Mavericks owner Mark Cuban has been charged with insider trading by the Securities and Exchanges Commission relating to the sale of his shares in search engine company Mamma.com in 2004. Cuban is one of the most accessible owners in sports, and blogs about finance matters rather often. This is of interest because back in 2005, Cuban wrote about the Mamma.com sale. (Note: To avoid typing sic 3,000 times, I'll note that all misspellings and improper grammar come from the original blog post.)
I had purchased stock in Mamma.com in hope that it could be an up and coming search engine. I thought I had done some level of due diligence. Talked to the company management. Talked to some employees who worked in sales. Read the SEC Filings. I knew that they had a checkered past and had been linked to stock promoter Irving Kott, and that their law firm still handled some of Kotts business, but the CEO, Chairman, lawyers all said that things were reformed and the company was focused on its business.
Then the company did a PIPE financing. Im not going to discuss the good or bad of PIPE financing other than to say that to me its a huge red flag and I dont want to own stock in companies that use this method of financing. Why? Because I dont like the idea of selling in a private placement, stock for less than the market price, and then to make matters worse, pushing the price lower with the issuance of warrants. So I sold the stock.
Here, Cuban said he sold because of the PIPE financing (basically a stock dilution which affects existing stockholders but keeps a company afloat). The SEC also believes Cuban sold for this reason. The problem, according to the feds: Cuban sold for this reason before other stockholders or the trading public knew about the PIPE financing decision. That's the basic defintion of insider trading.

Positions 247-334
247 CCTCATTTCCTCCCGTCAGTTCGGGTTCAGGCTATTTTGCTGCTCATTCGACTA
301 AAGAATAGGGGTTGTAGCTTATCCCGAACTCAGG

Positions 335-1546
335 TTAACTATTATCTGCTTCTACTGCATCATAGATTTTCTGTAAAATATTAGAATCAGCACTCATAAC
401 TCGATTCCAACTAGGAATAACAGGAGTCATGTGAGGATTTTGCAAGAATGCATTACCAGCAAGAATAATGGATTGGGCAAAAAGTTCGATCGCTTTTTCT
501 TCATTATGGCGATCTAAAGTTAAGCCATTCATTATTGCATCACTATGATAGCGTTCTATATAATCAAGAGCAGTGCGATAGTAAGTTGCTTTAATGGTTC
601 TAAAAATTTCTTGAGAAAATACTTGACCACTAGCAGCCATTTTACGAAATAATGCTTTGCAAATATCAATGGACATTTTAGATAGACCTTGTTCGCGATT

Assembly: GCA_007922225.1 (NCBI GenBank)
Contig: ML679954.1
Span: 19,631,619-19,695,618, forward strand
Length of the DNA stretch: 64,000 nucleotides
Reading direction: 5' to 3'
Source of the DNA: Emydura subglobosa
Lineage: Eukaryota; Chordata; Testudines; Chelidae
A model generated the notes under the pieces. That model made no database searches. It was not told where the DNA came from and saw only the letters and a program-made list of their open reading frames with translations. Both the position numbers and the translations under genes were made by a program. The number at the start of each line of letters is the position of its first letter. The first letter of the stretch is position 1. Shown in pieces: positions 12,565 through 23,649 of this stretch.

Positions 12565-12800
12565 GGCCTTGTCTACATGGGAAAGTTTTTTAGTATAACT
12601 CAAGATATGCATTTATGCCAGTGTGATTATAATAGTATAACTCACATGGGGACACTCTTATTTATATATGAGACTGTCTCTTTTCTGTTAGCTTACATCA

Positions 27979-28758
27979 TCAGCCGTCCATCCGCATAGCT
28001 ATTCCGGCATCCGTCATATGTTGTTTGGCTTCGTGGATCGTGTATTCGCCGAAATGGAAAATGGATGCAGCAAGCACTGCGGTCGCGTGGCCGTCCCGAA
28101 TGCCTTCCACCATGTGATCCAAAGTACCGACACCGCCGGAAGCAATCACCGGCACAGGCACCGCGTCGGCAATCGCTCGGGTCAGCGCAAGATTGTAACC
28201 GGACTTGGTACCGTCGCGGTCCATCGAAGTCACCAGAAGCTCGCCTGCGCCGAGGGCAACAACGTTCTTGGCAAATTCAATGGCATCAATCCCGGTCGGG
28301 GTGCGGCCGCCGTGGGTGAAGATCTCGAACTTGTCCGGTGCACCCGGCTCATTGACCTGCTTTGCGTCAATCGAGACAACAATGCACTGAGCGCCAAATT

The question becomes the chronology. In the post, Cuban wrote that "the company did a PIPE financing ... So I sold stock." That vaguely indicates a clean transaction. Now, your judgment on how vaguely Cuban's written chronology was stated might inform your opinion of Cuban's blog dishonesty going forward. I mean, I assume Cuban will cop a plea on the SEC suit -- the evidence seems rather stacked, and money isn't much of a matter for the owner.
But Cuban has built a persona centered on trust and transparency -- I mean, he just founded Bailout Sleuth, a website devoted to tracking the flow of money generated by the massive Wall Street bailouts. The very blog post the discussion of the Mamma.com sale is found in dealt with the question of whether naked short sales were a big problem for Wall Street. Cuban professes to be a straight shootin' honest broker of ideas. And he basically lied about the conditions of a sale which now has him facing federal charges, which saved himself $750,000 at the expense of other traders who lost money on his shady sale. Can Cuban reasonably be seen as a reasonably honest pundit any more? And does that hurt whatever causes he champions when it comes to the NBA, foremost his crusade to fix the league's officiating?
In 2005, Mark Cuban Blogged About His Illegal Mamma.com Stock Sale originally appeared on NBA FanHouse on Mon, 17 Nov 2008 13:30:00 EST . Please see our terms for use of feeds.